Volatile cattle markets have impacted the industry over the past year. To help the situation, industry leaders have tried to shorten the trading hours and address high frequency trading. A group of cattle operators are doing business a different way in an open cash market with an online live auction.
The days of record high cattle prices seen from 2013 to 2015 are now more like memories to producers but the impacts of the volatility still sting.
“I think people are a little more optimistic but I think we’re also cautious because we got burnt so bad with the price drop,” said Mike Martz, a producer from Maple Park, Ill.
During that time, a group of producers, with the help of Superior Livestock Auction, decided to take charge by establishing a realistic base price for the market. That idea is now the Fed Cattle Exchange.
“With additional negotiated trade on a transparent platform like the Fed Cattle Exchange, we can help eliminate some of the volatility we’re seeing in our market, both on the cash side and futures side, to allow us to be more effective producers and more effective risk managers,” said Jordan Levi, developer of Fed Cattle Exchange.
The Exchange is an online auction, similar to an E-Bay for cattle. For $1 per head, producers can set a floor price and are not forced to sell if the price is not met. Bids come from packers in 25-cent increments.
“The neat thing about the platform is that you can do it online or from your mobile device,” said Levi. “If the feed yard manager is there, he can take three pictures, fill in the relevant information as it relates to the livestock. [Then you can] post it on the website before noon on Monday for a sale that will commence Wednesday at 10 a.m. CT.”
The transactions take place on a computer screen in real time, something that wasn’t possible a few years ago.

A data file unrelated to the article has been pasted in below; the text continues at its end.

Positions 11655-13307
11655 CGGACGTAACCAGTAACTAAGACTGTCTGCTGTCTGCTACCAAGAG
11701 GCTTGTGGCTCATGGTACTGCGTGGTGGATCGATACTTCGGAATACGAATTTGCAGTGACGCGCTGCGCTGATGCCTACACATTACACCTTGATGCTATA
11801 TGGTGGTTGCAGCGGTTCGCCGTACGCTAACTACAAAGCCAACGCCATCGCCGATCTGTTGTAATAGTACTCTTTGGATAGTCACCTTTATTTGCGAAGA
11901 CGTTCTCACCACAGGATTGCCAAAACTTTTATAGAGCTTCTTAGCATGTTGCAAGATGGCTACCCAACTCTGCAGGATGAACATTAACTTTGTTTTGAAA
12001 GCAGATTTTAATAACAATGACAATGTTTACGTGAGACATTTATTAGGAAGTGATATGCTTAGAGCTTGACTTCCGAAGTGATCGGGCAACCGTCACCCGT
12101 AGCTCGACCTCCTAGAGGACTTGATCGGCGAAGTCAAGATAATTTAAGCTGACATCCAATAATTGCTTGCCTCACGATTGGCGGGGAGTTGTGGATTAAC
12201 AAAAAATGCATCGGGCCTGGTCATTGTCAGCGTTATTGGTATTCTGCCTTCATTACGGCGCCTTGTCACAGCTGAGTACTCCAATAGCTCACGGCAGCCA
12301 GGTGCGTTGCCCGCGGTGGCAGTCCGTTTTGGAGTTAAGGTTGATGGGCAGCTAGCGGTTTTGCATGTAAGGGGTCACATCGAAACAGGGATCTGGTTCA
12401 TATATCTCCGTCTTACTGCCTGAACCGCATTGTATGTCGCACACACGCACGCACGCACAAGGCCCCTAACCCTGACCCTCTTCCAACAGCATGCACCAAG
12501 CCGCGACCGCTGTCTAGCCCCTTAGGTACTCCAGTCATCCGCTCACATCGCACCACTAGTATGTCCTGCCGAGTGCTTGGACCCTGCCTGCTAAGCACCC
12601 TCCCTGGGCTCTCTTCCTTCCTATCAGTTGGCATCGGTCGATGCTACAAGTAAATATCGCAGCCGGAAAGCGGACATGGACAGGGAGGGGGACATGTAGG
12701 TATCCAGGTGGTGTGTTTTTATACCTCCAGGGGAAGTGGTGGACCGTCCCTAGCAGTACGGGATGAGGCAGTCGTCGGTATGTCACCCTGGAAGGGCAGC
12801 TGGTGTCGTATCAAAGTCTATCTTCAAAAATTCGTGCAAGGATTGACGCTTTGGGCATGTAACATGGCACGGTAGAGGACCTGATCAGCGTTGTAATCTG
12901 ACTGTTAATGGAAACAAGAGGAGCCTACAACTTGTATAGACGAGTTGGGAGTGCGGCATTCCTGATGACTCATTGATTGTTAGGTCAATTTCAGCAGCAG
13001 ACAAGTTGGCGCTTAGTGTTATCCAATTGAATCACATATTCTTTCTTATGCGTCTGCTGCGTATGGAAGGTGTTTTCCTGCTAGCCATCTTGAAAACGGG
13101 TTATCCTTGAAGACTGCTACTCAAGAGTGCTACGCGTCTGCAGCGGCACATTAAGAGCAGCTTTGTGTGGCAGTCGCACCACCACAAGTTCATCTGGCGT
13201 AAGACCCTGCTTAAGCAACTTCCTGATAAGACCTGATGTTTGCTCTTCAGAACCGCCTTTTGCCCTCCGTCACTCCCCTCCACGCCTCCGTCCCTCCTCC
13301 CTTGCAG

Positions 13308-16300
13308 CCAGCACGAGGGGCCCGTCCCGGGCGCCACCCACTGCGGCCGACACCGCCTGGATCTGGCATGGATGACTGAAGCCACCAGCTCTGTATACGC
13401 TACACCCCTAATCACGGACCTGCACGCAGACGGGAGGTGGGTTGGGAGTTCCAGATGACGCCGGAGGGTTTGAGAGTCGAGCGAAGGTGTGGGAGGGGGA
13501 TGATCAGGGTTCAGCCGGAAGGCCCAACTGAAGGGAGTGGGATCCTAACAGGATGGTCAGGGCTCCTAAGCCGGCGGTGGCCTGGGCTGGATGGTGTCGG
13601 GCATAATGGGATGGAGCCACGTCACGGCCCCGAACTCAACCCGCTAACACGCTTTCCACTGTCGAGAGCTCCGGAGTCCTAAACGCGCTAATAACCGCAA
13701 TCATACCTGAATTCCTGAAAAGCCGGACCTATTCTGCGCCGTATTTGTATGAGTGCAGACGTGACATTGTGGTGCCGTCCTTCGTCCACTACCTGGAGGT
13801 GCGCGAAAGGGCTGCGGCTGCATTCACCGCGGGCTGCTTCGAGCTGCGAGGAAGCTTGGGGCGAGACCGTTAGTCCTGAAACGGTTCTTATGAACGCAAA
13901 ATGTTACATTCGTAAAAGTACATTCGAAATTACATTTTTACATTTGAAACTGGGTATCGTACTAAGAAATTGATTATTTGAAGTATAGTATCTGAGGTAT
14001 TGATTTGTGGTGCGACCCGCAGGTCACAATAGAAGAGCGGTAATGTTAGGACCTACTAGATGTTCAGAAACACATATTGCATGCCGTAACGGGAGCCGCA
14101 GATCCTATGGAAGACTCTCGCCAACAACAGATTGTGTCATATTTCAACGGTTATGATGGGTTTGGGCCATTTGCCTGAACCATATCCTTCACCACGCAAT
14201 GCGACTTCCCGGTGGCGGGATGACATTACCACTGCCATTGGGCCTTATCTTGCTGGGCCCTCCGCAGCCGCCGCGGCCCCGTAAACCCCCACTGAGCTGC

“It’s about knowing where the cash market is at all times and that you can help you make a lot of decisions on your own, no matter what part of the industry you’re in,” said Sam Hughes, manager of the Fed Cattle Exchange.
The Fed Cattle Exchange took off when USDA included sale results in the Livestock Mandatory Reporting Program in October. Now, the average sale volume is roughly 6,500 to 7,000 head each auction.
Producers, major packers and regional packers are using the site. Packers can visit the cattle before the sale since producers may post pictures online several days ahead of the auction.
“The smaller producers benefit as well,” said Hughes. “There are producers in the north, such as South Dakota, who are farmer-feeders. They have really good cattle—a lot can be home-raised. [This includes] cattle that are high quality as any others in the country. These guys benefit from the buyer exposure they wouldn’t usually get.”
“[The Fed Cattle Exchange is] trying to define the value for different classes of cattle in different regions during different marketing fundamentals,” said Levi.
Even though the Fed Cattle Exchange is only a fraction of the U.S. herd, both Levi and Hughes believe it’s created a more level playing field.
“It’s made a tremendous impact on the amount of volatility in the markets as far as creating more data points for the industry to trade their cattle,” said Hughes.
“As far as the market transparency goes, this is a phenomenal step in the right direction,” said Craig VanDyke, risk manager with Top Third Ag Marketing. “If we can continue to move it forward, we will have a lot of potential there for both the market and producer guys.”
VanDyke watches the online auction from his office in Chicago and believes it’s a good start to improve the cattle market.
“If you pull up the auction, pull up the futures at the same time; there’s no doubt in my mind it’s watching,” said VanDyke. “You can see the futures reaction as price changes.”
Producers hope for more of that transparency to erase the wild swings in the cattle trade.
“Before it was almost a phone call or word of mouth asking what you received in cattle,” said Martz. “Now it’s out there and everyone can see it.”
Levi proposed the idea of an online auction at a committee meeting back in 2015. The idea grabbed the attention at the National Cattlemen’s Beef Association (NCBA)’s annual meeting in 2016, which is when Superior Livestock decided to participate and create a platform. The auction is held Wednesday mornings.
Oklahoma State University contributed to this report.